There are several State and Federal incentive programs for geothermal heating and cooling systems for new and retrofit commercial buildings. These incentives can amount to over 50% of the fully installed cost over the first five years. Commercial incentives can appear a bit complex at first glance but their implementation is fairly straightforward once you sort it out.
The Energy Tax Credit
In October 2008, geothermal heat pumps were included to the definition of “energy property” under section 48(a) of the Internal Revenue Code. This created a 10% tax credit for costs associated with geothermal equipment “placed in service” (defined by the IRS as made ready and available for use) through the end of 2016. The tax credit can be used to offset both regular income taxes and alternative minimum taxes (AMT). If the tax credit exceeds the income tax liability, the loss can be carried back one taxable year and the remaining balance can be carried into future years.
Grant as Alternative
All commercial and private buildings are eligible for a 10% US Treasury Grant in lieu of tax credit for geothermal projects started before the end of 2011. A check is written from the government to the geothermal system owner within 60 days of web-based submission after the project has been placed in service. This option is provided as alternative in order to decrease the amount of tax liability needed to offset if taken as a tax credit. Eligibility requirements for the Treasury Grant are the same as requirements for the tax credit.
Accelerated Depreciation Benefits
Under The American Recovery and Reinvestment Act of 2009, businesses have the ability to enhance tax savings by accelerating depreciation on a geothermal system. Geothermal equipment is classified as 5-year depreciable property under section 168(e)(3)(B)(vi)(I) of the Internal Revenue Code and can be deducted on an Modified Accelerated Cost Recovery System (MACRS) basis. The basis must be reduced by one half of the tax credit for depreciation purposes. For a corporation in a 40% tax bracket, the MACRS depreciation provides additional tax savings equal to 38% of the energy property spending within the first 5 years, with the greatest tax benefit at the beginning. Conventional heating and cooling systems, by comparison, usually depreciate over a 39-year straight line basis and would only provide 4.5% in tax savings over the first 5 years.
100% Bonus Depreciation for 2011 and 50% for 2012
In December of 2010 Job Creation Act permits businesses to fully expense the cost of qualified property placed in service until the end of 2011. For properties placed in service through the end of 2012 it is permitted to expense 50% in the first year and follow the MACRS basis described below for the balance.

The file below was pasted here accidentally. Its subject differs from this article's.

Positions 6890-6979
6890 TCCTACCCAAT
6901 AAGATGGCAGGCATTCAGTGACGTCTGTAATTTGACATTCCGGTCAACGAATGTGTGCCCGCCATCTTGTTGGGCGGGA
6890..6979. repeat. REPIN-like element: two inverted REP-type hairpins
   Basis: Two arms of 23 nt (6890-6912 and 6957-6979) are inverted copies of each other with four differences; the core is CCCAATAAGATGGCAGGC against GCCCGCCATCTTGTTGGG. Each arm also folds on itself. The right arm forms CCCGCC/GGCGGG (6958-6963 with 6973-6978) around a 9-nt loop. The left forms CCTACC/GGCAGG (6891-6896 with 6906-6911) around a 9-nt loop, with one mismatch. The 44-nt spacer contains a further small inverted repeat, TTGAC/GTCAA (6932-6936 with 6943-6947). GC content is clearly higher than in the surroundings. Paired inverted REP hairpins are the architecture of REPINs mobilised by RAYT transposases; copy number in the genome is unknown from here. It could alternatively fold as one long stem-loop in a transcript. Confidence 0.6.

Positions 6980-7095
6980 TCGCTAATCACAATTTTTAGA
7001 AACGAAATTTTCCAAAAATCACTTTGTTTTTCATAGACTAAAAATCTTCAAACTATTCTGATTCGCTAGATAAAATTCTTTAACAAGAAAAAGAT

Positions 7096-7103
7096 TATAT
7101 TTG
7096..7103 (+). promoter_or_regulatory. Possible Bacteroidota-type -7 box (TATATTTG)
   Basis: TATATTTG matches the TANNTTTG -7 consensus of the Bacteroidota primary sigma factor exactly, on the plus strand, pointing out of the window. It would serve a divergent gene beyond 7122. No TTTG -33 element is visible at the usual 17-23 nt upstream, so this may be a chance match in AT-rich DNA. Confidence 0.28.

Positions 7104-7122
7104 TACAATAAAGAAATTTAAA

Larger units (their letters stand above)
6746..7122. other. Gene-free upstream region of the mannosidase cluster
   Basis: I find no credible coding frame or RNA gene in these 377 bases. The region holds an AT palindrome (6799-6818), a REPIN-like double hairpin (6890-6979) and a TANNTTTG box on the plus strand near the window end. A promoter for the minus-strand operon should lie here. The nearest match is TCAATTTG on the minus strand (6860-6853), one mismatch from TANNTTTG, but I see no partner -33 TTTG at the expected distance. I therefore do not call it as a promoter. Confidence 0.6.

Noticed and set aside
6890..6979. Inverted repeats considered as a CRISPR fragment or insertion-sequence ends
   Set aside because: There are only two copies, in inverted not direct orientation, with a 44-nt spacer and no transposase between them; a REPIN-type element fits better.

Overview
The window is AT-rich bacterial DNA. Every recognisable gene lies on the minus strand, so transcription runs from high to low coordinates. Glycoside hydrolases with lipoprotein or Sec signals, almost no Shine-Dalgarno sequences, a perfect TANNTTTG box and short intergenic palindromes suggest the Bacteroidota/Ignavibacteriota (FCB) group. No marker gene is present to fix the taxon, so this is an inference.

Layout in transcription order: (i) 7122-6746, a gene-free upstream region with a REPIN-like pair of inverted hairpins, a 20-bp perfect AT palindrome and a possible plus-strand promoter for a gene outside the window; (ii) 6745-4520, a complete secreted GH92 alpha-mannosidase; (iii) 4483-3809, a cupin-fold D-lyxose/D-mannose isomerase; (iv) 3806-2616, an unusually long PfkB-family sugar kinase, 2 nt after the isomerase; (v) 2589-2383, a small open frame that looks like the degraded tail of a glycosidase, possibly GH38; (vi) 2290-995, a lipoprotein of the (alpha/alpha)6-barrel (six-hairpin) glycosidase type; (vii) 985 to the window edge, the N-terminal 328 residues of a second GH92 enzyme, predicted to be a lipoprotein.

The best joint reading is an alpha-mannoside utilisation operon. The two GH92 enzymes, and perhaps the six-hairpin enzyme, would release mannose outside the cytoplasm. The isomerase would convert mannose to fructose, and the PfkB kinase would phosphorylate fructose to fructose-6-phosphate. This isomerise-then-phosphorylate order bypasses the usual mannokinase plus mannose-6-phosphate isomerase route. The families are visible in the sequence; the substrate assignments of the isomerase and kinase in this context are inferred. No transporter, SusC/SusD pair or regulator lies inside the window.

Energy Efficient Commercial Buildings Tax Deduction
A Federal tax deduction of $1.80 per square foot is available to building owners of new or existing buildings who install (1) interior lighting; (2) building envelope, or (3) heating, cooling, ventilation, or hot water systems that reduce the building’s total energy and power cost by 50% or more in comparison to minimum requirements set by ASHRAE Standard 90.1-2001. Deductions of $0.60 per square foot are available for lighting, building envelope, or heating and cooling systems that provide at least 1/3 of the 50% savings target. Energy savings must be calculated using software approved by the IRS.
New Construction Program
The New Construction Program may aid your project with technical assistance to evaluate and design energy efficiency options, cash back for installation of cost-effective electric efficiency measures including geothermal heating and cooling in new or substantially renovated buildings. Additional incentives are also available for green buildings, solar technologies, industrial and process efficiency, and demand response.
Financial incentives are based upon the anticipated energy performance of the building relative to the Energy Code requirements. Actual incentives are based upon the anticipated energy performance of the building. Incentives cover a significant portion of the incremental costs of energy efficiency measures. Incremental costs are defined as the cost difference between the installed high efficiency equipment and the equipment that meets Energy Code requirements.
Existing Facilities Program
Existing Facilities Program offers incentives for a variety of energy projects including Pre-Qualified Measures and Performance-Based Incentives depending on the size of the project and the anticipated amount of incentive.